High School: the land of opportunity, college preparation, and overstressed humans.
Kindergarten: the land of boogers, non-matching outfits, and questions. Lots and lots of questions.
Today, Mrs. Frazier gave me the opportunity to come in and work with her kindergarten class, which just-so-happened to have my beaming little Kinderkid in it. I've said it before, and I'll say it again: if you teach secondary and have children, take a day/period off and volunteer to teach in your kid's class.
Not only is the experience good for your child, to see you in the role of an educator, it is crucial to understand what is happening at that level and gives context to conversation that your child brings home. And, if you're as lucky as we are, your child has an amazing teacher that you can learn from while you are teaching the lesson.
I was prepped with the standard that the students would be learning about:
Directly compare two objects with a measurable attribute in common, to see which object has "more of"/"less of" the attribute, and describe the difference. For example, directly compare the heights of two children and describe one child as taller/shorter.
Immediately, I thought about BreakOutEDU, the concept of having students solve a number of clues, then using those clues to unlock a box within a given amount of time. However, knowing that this is kindergarten and those kinds of humans in large groups scares me, I needed to make some modifications. Here is what we ended up doing:
We went over how we can use a ruler, starting at the end and measuring out, making sure to stop when we get to the end of the object, and looking to see what number is there. I have to say, it isn't a whole lot different than how I show the middle/high school kids. True story. The kindergarteners actually listened better than the humans who are 10 years older...
Once that was done, each group had an envelope of "clues" with strips of paper they needed to measure and put into the boxes of the handout. They worked in groups, sharing the strips of paper and measuring each with their own measuring tape.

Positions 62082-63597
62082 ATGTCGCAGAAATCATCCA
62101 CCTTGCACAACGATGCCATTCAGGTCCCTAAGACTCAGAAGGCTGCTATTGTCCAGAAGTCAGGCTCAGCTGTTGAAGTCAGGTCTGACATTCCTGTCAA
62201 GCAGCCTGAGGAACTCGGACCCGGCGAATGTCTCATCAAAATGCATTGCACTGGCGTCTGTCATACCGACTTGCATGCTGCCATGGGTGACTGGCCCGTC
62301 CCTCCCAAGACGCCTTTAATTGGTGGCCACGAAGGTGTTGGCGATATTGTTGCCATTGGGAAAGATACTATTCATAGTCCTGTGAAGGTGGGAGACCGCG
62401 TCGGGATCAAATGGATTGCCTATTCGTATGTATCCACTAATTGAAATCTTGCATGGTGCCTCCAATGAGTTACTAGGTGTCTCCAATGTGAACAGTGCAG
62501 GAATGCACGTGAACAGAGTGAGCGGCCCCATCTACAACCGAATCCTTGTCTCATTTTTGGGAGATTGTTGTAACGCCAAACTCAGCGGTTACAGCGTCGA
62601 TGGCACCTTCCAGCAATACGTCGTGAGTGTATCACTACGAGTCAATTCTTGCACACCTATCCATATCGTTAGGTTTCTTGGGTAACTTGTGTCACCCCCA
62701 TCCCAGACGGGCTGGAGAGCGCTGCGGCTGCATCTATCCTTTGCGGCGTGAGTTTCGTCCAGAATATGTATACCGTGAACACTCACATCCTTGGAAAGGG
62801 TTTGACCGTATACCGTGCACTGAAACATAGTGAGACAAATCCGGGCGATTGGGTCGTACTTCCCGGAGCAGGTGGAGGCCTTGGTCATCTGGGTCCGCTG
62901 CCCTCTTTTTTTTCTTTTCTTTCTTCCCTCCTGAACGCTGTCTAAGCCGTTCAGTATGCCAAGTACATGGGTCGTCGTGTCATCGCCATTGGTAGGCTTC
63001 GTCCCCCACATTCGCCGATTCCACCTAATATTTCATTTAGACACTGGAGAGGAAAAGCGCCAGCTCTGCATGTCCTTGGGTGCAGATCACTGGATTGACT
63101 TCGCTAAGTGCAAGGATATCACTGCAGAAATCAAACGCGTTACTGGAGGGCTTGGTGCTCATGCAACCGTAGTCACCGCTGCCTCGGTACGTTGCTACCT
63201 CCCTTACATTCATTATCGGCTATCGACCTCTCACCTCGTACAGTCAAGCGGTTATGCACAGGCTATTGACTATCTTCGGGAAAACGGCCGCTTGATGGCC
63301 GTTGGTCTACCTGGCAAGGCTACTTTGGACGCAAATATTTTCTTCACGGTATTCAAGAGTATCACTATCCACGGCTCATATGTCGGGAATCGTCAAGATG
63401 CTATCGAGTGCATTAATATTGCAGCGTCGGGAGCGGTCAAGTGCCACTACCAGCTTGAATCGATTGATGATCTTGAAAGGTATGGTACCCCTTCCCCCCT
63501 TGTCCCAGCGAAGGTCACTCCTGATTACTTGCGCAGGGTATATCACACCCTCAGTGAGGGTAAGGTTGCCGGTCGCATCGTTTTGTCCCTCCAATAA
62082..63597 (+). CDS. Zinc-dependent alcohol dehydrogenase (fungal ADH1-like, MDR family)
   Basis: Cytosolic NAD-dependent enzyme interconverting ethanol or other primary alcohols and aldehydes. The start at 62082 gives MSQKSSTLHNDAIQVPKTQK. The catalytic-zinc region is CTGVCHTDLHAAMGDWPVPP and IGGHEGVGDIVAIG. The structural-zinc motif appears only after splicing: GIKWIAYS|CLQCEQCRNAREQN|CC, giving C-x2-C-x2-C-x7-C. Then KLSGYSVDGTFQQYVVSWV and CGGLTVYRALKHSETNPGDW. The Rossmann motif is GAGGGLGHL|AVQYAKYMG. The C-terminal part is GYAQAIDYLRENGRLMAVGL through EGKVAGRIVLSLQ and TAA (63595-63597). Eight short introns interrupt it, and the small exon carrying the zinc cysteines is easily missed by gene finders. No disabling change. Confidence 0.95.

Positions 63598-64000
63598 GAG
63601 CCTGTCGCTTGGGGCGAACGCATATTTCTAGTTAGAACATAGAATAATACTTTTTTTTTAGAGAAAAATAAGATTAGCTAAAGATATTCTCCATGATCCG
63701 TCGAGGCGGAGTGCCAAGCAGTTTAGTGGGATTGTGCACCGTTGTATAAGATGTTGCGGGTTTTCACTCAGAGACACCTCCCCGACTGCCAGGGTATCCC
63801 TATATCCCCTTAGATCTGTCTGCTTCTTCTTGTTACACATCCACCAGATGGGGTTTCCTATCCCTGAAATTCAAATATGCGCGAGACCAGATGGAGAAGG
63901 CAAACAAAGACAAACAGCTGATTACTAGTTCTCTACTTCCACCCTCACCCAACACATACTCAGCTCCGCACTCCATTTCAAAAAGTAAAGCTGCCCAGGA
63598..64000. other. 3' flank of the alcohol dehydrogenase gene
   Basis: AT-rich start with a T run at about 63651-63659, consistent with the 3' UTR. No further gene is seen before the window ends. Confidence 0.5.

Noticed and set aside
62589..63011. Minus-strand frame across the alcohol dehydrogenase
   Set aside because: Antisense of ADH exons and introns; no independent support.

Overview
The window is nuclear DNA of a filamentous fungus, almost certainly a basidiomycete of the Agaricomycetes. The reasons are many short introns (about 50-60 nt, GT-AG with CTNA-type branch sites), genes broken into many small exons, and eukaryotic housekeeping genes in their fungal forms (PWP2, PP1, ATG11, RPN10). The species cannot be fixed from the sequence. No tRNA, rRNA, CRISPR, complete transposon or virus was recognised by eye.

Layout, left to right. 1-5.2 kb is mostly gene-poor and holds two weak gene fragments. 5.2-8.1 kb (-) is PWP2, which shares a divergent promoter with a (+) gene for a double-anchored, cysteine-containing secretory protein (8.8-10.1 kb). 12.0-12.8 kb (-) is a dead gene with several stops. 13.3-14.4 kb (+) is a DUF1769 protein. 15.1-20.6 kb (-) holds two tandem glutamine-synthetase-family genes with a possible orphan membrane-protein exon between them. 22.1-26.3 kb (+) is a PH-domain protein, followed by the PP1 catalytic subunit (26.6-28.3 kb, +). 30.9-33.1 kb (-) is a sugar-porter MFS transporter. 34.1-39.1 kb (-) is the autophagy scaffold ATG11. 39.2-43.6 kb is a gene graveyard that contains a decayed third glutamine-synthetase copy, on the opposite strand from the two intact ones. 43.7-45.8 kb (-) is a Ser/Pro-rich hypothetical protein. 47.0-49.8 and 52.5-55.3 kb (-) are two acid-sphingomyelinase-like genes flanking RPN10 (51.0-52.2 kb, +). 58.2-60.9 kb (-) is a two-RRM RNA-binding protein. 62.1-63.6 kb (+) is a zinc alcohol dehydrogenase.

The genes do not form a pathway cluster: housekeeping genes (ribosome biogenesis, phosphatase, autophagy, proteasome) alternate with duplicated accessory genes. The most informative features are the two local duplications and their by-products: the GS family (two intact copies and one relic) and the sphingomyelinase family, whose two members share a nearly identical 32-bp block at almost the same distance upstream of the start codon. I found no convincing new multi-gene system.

Something else I learned: given the right amount of guidance, kids can do some pretty incredible things. The groups were sharing, working together, and working really hard to figure out the clues in order to get the lock and box open.
My son's group had the first crack at it, much to my dismay. Nobody wants to play "daddy ball" in the demo lesson, so I was really hoping his group had to struggle through it a bit more...
With the time winding down for the AM class to get picked up, I reminded the class that the words they were measuring needed to form a sentence that made sense, and that's all it took as little-mister-rosy-cheeks made his way back to the lock box with a s-eatin' grin on his face. He said in a confident-yet-sheepish voice, "Hey Daddy, I figuhhed it out."
With the remaining time, the PM class meandered around the room, measuring other objects on the walls, at the desks, and more. I even had a couple kids measure my height (only a 60" ruler makes that tough), shoe length, hands, belly (at that point I shooed them away). Watching their minds wander as they measured was something I will cherish for a long time.
And thank you to all the teachers out there who do the same with their students, making their room a space where kids want to go, are invited to be curious, and leave a better person than when they entered.
Happy "Hey Daddy, I Figuhhed It Out" Fishing